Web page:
Tears of Mount Mulligan
This poem was written by Billie Pelling, the daughter of Ellen Hutton whose first husband was killed in the Mount Mulligan mine disaster of 1921. Tears of Mount Mulligan was read at the 2013 miners memorial day held in Townsville.
It was just an ordinary day
The working week was underway
What happened next was a tragedy
That no-one possible could foresee.
September the nineteenth, nineteen twenty one
Day shift at the mine had just begun
When the blast that blew the mine sky high
Left loved ones no time to say good-bye.
Seventy five men perished that day
And the mine manager was heard to say
To the families, sad and bereft
'Go on home... there's no-one left'.
The tears they flowed as they left that place
Their dreaded futures now to face
Wives and children, families, too
How would they ever see this through?
Men they came from far and near
Their arms and purposes made clear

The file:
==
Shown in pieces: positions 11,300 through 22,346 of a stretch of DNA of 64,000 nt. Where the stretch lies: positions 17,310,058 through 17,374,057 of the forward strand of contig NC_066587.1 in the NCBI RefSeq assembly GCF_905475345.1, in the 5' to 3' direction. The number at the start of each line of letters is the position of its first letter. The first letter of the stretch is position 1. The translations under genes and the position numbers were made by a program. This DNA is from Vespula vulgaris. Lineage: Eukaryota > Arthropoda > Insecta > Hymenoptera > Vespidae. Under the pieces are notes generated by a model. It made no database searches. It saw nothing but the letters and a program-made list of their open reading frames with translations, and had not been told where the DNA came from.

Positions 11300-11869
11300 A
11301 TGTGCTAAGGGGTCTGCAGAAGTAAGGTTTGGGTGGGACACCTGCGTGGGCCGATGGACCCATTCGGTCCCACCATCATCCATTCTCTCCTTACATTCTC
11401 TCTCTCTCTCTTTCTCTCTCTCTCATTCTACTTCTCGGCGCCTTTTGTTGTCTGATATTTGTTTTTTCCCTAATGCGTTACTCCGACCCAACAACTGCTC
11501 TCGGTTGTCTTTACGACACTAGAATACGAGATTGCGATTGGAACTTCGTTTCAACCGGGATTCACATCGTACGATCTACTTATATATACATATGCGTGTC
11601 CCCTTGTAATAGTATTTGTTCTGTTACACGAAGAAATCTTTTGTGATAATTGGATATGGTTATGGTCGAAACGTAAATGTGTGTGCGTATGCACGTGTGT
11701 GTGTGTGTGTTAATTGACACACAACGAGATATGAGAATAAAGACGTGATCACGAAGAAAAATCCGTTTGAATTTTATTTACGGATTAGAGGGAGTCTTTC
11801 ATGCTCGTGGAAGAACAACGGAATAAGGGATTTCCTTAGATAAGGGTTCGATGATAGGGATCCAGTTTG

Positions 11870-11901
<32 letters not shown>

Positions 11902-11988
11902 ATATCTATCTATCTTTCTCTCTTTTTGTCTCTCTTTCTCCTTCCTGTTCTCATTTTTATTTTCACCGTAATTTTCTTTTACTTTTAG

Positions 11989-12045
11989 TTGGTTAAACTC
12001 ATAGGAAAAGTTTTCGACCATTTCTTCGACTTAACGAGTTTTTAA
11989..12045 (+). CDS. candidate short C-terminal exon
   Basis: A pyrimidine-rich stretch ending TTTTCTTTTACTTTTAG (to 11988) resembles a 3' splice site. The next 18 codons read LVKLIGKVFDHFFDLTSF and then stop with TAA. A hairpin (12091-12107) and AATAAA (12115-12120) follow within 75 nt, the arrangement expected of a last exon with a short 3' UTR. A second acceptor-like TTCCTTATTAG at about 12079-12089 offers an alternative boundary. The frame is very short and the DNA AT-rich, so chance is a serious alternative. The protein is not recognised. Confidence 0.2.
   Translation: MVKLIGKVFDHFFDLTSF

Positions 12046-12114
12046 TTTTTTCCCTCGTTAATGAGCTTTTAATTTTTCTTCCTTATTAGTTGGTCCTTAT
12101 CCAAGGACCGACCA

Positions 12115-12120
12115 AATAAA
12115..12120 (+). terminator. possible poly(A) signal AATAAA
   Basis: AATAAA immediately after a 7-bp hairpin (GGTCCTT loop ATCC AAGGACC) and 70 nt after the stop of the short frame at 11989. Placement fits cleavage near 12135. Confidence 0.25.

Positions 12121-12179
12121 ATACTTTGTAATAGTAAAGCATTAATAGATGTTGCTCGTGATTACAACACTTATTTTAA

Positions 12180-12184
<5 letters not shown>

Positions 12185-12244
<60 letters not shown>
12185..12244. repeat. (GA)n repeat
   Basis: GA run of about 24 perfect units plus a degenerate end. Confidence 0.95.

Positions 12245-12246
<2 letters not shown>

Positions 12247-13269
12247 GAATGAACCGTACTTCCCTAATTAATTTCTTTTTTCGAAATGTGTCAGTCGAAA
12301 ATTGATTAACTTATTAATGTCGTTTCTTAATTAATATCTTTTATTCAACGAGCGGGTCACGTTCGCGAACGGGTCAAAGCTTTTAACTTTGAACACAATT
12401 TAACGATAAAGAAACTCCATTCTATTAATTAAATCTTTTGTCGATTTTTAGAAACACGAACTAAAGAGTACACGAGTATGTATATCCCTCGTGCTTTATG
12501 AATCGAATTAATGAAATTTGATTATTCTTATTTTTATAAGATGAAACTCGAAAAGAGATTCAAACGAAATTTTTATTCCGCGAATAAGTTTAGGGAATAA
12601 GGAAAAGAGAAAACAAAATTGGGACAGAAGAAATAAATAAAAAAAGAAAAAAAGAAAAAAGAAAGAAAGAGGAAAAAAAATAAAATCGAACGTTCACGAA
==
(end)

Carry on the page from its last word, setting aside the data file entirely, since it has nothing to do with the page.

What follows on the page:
No matter what they had to face
They'd not leave their mates in that cold, dark place.
From Monday to Friday they toiled away
Retrieving the bodies, day by day
Seventy-four of them were found
Sadly, for them, one left underground.
What an effort, such a feat
One that would be hard to beat
Heroes, each and every one
No rest till their job was done.
Miners work, as they understand
Always, with danger, goes hand in hand
So may we wish and hope and pray
As their industry gets safer day by day.
Mount Mulligan town, of course has gone
But the legend still lives on and on
In the hearts and the minds of those who wept
May the spirit of those miners be always kept.
Dedicated to miners... past, present and future